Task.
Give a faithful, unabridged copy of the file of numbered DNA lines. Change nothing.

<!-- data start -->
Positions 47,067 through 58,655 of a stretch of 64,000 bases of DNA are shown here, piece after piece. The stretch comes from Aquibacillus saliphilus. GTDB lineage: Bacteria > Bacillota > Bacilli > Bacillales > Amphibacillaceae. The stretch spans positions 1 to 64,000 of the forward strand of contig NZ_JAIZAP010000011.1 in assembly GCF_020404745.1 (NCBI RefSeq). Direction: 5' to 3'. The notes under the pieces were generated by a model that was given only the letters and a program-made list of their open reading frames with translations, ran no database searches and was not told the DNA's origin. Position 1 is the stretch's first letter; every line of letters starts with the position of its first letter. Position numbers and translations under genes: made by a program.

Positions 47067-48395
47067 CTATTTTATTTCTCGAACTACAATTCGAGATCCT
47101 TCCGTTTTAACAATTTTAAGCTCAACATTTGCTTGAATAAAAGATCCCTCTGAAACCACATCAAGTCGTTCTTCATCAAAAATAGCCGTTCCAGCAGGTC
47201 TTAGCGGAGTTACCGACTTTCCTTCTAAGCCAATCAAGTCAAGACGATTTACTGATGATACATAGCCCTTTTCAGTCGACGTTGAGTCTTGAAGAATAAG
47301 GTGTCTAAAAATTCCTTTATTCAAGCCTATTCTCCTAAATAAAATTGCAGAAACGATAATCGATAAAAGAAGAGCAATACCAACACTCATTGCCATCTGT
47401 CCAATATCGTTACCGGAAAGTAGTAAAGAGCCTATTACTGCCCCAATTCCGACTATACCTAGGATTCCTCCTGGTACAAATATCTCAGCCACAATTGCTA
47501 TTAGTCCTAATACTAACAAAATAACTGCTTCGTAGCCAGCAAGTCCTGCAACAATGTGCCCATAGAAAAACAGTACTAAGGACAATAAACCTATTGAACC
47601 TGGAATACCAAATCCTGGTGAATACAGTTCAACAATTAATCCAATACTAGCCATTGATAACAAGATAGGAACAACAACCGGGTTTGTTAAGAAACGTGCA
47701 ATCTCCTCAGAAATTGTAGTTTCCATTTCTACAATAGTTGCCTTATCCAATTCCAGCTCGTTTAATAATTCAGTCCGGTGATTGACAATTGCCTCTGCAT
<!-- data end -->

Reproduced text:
Positions 47,067 through 58,655 of a stretch of 64,000 bases of DNA are shown here, piece after piece. The stretch comes from Aquibacillus saliphilus. GTDB lineage: Bacteria > Bacillota > Bacilli > Bacillales > Amphibacillaceae. The stretch spans positions 1 to 64,000 of the forward strand of contig NZ_JAIZAP010000011.1 in assembly GCF_020404745.1 (NCBI RefSeq). Direction: 5' to 3'. The notes under the pieces were generated by a model that was given only the letters and a program-made list of their open reading frames with translations, ran no database searches and was not told the DNA's origin. Position 1 is the stretch's first letter; every line of letters starts with the position of its first letter. Position numbers and translations under genes: made by a program.

Positions 47067-48395
47067 CTATTTTATTTCTCGAACTACAATTCGAGATCCT
47101 TCCGTTTTAACAATTTTAAGCTCAACATTTGCTTGAATAAAAGATCCCTCTGAAACCACATCAAGTCGTTCTTCATCAAAAATAGCCGTTCCAGCAGGTC
47201 TTAGCGGAGTTACCGACTTTCCTTCTAAGCCAATCAAGTCAAGACGATTTACTGATGATACATAGCCCTTTTCAGTCGACGTTGAGTCTTGAAGAATAAG
47301 GTGTCTAAAAATTCCTTTATTCAAGCCTATTCTCCTAAATAAAATTGCAGAAACGATAATCGATAAAAGAAGAGCAATACCAACACTCATTGCCATCTGT
47401 CCAATATCGTTACCGGAAAGTAGTAAAGAGCCTATTACTGCCCCAATTCCGACTATACCTAGGATTCCTCCTGGTACAAATATCTCAGCCACAATTGCTA
47501 TTAGTCCTAATACTAACAAAATAACTGCTTCGTAGCCAGCAAGTCCTGCAACAATGTGCCCATAGAAAAACAGTACTAAGGACAATAAACCTATTGAACC
47601 TGGAATACCAAATCCTGGTGAATACAGTTCAACAATTAATCCAATACTAGCCATTGATAACAAGATAGGAACAACAACCGGGTTTGTTAAGAAACGTGCA
47701 ATCTCCTCAGAAATTGTAGTTTCCATTTCTACAATAGTTGCCTTATCCAATTCCAGCTCGTTTAATAATTCAGTCCGGTGATTGACAATTGCCTCTGCAT